The ICCPR, which China has signed and declared an intention to ratify, states in Article 19 that everyone shall have the right to freedom of expression, which shall include freedom to seek, receive and impart information and ideas of all kinds. This right is recognized in Article 35 of China’s constitution which states that citizens of the People’s Republic of China enjoy freedom of speech, of the press, of assembly, of association, of procession and of demonstration. Wang Wei, the Secretary General of the Beijing 2008 Olympic Games Bid Committee, acknowledged these universally recognized freedoms when he promised full freedom to the media to report on the Olympics if China won the bid.

As host of the Olympic Games Beijing should not only make good on its promise to allow freedom of the press during the Games but must work towards making this a freedom enjoyed on a permanent basis within China.

Regretfully the Chinese authorities have in practice restricted the ability of Chinese citizens to fully enjoy freedom of expression, of the press, and of information, and have launched a succession of campaigns against individuals and groups who seek to express opinions through the media, resulting in long sentences for individuals for nothing more than having peacefully exercised these rights.

To demonstrate commitment to upholding these rights as enshrined in its constitution and in international treaties Amnesty International considers the following measures as essential, although not comprehensive, steps the Chinese authorities need to take in the lead-up to the 2008 Olympics:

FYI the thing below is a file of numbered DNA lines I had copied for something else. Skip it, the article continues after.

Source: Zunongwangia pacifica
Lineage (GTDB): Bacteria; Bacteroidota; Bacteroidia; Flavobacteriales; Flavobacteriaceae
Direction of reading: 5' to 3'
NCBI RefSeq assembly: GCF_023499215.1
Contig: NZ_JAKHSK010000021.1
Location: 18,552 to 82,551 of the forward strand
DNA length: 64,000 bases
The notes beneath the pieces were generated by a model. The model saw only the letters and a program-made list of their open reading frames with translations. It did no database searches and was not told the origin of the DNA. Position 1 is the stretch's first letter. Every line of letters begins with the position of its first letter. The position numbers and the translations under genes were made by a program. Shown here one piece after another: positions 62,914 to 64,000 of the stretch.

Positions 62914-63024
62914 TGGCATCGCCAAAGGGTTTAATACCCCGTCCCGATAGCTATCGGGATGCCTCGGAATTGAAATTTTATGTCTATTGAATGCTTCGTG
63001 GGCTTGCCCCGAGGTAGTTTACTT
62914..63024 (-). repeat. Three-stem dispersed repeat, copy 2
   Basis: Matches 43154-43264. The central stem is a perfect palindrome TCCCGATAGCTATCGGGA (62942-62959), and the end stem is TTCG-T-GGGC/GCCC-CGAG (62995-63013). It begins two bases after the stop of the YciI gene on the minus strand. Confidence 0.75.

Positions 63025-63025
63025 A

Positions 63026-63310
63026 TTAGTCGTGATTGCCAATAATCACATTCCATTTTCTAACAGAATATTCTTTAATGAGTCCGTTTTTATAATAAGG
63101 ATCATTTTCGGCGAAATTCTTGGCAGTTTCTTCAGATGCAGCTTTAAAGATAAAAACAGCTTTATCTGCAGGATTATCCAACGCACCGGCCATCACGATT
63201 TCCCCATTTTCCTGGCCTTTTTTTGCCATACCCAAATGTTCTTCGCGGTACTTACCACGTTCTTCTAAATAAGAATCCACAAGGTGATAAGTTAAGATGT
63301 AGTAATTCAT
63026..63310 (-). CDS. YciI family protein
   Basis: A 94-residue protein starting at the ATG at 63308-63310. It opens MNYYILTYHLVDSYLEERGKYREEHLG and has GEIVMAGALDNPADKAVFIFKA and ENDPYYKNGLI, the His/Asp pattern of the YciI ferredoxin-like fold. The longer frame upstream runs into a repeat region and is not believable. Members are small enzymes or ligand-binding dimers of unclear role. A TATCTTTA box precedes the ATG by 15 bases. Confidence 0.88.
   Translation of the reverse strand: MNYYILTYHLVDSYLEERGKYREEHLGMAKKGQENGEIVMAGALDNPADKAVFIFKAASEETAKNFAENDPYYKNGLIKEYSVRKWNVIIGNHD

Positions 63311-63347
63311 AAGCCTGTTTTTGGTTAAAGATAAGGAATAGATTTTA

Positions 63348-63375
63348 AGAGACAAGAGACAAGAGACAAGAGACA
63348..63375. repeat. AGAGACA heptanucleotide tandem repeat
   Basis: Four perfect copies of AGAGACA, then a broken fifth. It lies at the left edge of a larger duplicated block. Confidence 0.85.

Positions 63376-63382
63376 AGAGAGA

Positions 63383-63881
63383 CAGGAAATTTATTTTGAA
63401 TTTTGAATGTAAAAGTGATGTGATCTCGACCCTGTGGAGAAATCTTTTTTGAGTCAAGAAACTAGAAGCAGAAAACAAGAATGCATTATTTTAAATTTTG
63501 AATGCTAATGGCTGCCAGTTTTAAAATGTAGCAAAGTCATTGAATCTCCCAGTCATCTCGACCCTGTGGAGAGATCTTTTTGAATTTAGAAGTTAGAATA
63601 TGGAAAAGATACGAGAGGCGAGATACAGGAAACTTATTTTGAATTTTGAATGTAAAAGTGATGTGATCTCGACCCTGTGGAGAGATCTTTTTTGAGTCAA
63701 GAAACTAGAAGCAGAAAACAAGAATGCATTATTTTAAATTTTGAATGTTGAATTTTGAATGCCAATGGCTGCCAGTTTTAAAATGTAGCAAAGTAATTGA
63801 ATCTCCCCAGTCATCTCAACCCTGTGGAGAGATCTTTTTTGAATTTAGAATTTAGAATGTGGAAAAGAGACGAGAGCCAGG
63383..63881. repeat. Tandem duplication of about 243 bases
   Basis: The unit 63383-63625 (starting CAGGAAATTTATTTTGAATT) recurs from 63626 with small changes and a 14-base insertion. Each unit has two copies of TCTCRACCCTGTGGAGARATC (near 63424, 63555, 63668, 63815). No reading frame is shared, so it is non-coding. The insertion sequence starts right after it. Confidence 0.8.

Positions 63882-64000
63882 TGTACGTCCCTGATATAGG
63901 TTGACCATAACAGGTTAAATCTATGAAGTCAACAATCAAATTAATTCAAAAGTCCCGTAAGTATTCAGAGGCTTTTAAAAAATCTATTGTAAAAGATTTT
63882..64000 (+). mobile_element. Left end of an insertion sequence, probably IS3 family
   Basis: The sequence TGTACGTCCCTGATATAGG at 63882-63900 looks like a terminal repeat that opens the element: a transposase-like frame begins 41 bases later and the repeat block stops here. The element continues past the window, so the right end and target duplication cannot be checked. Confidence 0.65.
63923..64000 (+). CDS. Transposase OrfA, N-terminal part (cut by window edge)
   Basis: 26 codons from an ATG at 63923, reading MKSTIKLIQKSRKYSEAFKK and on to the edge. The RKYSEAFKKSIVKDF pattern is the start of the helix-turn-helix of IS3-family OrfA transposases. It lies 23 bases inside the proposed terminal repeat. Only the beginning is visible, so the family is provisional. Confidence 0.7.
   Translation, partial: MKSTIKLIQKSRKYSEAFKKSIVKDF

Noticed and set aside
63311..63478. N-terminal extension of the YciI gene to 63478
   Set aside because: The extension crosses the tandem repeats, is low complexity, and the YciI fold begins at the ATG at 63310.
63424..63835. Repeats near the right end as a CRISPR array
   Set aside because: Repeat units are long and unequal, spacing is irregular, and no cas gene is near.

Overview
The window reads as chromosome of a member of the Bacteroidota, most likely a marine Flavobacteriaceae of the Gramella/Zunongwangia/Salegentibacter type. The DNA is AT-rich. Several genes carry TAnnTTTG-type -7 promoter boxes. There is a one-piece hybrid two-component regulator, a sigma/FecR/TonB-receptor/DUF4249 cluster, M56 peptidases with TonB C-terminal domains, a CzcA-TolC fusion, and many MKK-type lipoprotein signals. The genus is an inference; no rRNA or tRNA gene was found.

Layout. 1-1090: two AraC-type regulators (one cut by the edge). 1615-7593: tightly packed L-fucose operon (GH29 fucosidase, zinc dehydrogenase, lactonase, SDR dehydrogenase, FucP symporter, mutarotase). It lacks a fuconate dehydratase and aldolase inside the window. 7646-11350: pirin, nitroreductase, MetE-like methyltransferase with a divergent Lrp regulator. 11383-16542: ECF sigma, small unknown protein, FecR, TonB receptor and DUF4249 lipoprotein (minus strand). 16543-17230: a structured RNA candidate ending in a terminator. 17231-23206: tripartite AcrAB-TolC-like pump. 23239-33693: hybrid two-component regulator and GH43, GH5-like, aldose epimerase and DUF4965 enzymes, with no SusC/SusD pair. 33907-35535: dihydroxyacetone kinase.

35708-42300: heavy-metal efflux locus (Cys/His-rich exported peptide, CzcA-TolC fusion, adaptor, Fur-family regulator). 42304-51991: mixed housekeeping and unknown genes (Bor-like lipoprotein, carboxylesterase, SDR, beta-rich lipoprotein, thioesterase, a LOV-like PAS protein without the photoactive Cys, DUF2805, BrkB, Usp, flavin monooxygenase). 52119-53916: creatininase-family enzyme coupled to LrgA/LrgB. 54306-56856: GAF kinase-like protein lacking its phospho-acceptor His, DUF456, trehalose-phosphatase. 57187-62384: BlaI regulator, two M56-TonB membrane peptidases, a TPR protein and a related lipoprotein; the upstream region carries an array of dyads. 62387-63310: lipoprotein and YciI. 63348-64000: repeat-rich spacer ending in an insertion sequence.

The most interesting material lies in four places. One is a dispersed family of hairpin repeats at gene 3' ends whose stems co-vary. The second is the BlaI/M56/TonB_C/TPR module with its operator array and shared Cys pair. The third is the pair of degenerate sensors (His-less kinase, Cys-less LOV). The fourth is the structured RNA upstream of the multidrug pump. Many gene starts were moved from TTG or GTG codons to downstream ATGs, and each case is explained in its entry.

The Chinese authorities should release all prisoners of conscience. Among numerous others, this would include Huang Jinqiu, writer and journalist, who was detained in September 2003 and later sentenced to 12 years imprisonment on charges of “subversion”. Prior to his arrest, Huang regularly contributed essays to the website, and in January 2003 announced online his plans to establish a China Patriotic Democracy Party.

Chinese laws need to be redrafted to eliminate vaguely defined public order and national security offences. Contrary to international standards, the lack of precision in current provisions creates uncertainty about what conduct is prohibited. Meanwhile these vague provisions can and have been used to criminalize peaceful exercise of freedom of expression and association. Regular prosecutions under vaguely defined crimes such as divulging state secrets or inciting subversion, often resulting in lengthy prison sentences of ten-plus years, have also had the effect of encouraging a system of self-censorship among China’s internet users and other media organizations, which further denies Chinese citizens full enjoyment of these rights.

The complex and opaque system of control, surveillance and censorship that the Chinese authorities have developed in practice inhibits the full realization of freedom of expression and of the press.

A preliminary measure to reform this structure of political control would be the elimination of the requirement that all media organizations – including print, publishing, and internet service providers – have a government sponsor to obtain a license. In practice, this measure has been used as a channel of political control over the press through the use of intimidation and the threat of license revocation.